Alberta Social Credit Party

Alberta Social Credit was a provincial political party in Alberta, Canada, that was founded on social credit monetary policy put forward by Clifford Hugh Douglas and on conservative Christian social values. The Canadian social credit movement was largely an out-growth of Alberta Social Credit. The Social Credit Party of Canada was strongest in Alberta, before developing a base in Quebec when Réal Caouette agreed to merge his Ralliement créditiste movement into the federal party. The British Columbia Social Credit Party formed the government for many years in neighbouring British Columbia, although this was effectively a coalition of centre-right forces in the province that had no interest in social credit monetary policies.

Alberta Social Credit
LeaderJeremy Fraser
PresidentEarl Solberg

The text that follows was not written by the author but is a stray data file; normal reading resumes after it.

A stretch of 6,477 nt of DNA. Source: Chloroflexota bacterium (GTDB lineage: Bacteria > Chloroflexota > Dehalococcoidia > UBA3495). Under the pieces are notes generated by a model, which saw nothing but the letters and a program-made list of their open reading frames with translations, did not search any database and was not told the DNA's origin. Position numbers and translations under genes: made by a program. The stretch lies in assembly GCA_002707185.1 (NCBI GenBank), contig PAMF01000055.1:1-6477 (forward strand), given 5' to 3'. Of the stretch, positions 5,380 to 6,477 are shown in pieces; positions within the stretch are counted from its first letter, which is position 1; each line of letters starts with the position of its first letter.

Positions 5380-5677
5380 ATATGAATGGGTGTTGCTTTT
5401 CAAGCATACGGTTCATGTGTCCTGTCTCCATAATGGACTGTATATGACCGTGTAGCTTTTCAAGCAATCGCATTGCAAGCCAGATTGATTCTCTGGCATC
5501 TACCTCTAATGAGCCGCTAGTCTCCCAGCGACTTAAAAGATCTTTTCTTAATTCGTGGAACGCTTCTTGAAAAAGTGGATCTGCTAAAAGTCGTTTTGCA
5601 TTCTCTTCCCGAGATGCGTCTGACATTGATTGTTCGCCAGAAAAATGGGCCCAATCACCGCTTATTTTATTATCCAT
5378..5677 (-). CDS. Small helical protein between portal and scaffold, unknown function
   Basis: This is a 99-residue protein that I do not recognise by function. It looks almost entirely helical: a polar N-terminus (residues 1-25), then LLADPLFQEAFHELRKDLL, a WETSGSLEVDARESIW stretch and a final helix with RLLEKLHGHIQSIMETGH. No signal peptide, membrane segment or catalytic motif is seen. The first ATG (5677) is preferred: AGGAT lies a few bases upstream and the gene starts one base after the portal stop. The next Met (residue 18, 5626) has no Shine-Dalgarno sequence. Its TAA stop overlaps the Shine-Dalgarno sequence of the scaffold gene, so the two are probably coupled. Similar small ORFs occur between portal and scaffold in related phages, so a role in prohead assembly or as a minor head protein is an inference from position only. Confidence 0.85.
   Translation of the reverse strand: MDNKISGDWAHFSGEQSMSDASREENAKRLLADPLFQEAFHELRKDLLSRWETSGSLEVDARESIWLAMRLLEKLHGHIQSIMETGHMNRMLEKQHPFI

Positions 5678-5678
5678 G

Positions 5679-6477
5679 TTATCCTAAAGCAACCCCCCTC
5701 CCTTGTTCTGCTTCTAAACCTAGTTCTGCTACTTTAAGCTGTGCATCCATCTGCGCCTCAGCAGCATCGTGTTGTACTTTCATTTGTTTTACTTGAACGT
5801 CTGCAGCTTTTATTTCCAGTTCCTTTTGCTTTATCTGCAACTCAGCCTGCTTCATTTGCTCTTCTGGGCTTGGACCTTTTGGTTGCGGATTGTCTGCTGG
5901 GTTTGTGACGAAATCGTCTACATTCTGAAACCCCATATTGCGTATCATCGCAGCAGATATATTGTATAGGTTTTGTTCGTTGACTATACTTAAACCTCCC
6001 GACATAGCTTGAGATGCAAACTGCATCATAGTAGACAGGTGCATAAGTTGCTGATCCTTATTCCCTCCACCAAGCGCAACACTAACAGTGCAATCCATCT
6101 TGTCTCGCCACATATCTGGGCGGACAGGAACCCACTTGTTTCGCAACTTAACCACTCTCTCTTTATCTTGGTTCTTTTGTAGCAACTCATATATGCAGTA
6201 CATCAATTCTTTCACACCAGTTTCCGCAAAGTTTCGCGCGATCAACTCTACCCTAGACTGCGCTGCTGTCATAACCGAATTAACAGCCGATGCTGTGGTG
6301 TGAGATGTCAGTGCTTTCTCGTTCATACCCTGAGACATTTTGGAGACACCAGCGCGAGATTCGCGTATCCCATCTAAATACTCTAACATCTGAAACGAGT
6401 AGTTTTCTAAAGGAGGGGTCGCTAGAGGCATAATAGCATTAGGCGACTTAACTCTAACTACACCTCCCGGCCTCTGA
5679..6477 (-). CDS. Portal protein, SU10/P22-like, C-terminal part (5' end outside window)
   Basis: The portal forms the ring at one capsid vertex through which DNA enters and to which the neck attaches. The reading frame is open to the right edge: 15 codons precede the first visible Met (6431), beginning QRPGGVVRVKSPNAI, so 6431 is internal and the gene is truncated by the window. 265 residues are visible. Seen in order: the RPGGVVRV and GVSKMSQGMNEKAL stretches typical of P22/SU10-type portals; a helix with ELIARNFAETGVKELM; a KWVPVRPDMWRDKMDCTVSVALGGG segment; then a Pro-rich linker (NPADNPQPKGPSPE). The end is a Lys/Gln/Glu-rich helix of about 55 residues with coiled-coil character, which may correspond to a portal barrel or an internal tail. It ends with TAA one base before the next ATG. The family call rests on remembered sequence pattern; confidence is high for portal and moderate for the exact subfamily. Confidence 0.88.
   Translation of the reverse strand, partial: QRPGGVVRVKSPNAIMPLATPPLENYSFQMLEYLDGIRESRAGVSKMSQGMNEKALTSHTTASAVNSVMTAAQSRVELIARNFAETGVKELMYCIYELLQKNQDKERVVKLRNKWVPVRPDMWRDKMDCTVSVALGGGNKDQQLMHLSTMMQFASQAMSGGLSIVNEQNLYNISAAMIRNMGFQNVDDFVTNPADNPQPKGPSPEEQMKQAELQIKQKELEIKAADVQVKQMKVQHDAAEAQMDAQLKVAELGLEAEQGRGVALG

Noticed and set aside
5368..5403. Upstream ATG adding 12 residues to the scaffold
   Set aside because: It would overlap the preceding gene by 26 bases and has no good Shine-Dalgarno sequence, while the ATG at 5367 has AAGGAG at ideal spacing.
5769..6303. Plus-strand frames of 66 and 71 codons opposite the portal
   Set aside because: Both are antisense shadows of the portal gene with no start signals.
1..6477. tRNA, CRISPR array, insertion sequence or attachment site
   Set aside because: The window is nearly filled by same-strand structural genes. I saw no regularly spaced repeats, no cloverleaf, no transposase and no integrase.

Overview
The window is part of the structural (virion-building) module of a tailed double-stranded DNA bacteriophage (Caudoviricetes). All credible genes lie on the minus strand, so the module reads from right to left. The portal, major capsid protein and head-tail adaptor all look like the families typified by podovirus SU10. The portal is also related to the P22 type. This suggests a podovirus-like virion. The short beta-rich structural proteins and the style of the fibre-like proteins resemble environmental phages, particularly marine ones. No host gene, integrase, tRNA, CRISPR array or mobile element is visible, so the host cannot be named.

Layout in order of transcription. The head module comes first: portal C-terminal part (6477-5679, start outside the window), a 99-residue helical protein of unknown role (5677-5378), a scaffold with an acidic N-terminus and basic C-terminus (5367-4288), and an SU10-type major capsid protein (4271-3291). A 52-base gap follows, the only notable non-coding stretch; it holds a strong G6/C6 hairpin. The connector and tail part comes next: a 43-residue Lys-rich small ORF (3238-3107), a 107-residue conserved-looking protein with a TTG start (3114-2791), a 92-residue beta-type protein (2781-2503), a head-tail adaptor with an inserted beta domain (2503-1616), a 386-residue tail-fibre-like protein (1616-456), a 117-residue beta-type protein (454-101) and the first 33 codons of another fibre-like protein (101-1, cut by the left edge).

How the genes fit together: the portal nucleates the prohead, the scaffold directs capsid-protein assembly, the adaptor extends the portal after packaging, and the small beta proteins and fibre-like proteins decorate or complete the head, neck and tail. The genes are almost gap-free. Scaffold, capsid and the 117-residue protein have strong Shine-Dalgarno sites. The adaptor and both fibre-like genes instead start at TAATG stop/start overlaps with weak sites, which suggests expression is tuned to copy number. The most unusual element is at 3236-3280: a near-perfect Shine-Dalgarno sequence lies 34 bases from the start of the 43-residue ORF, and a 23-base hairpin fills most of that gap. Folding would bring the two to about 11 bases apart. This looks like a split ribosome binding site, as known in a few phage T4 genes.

Founded1934 (1934)
Dissolved2017 (2017)
Succeeded byPro-Life Alberta Political Association
HeadquartersCalgary, Alberta
IdeologyChristian right
Anti-communism
Social credit (historical)
Political positionRight-wing
ColoursGreen, blue

The Alberta Social Credit party won a majority government in 1935, in the first election it contested, barely months after its formation. During its first years, when led by William Aberhart, it was a radical monetary reform party, at least in theory if not in effect. After Aberhart's death in 1943 and the rise to leadership of Ernest Manning, followed quickly by the discovery of oil in north-central Alberta and its accompanying wealth for many, Social Credit took on a more conservative hue. Its policies were pro-business and anti-union, and largely opposed to government intervention in the economy. It stayed in power until 1971, one of the longest unbroken runs in government at the provincial level in Canada. However, it held no seats after 1982, and finished a distant seventh in the 2012 and 2015 general elections, before the party's name change.

In May 2017, the party changed its name to the Pro-Life Alberta Political Association following the election of anti-abortion activist Jeremy Fraser as leader. The change in name reflected the change in direction from the comprehensive political platform of Social Credit with aims of forming government, to the Party's new, and sole, focus of promoting pro-life public policy.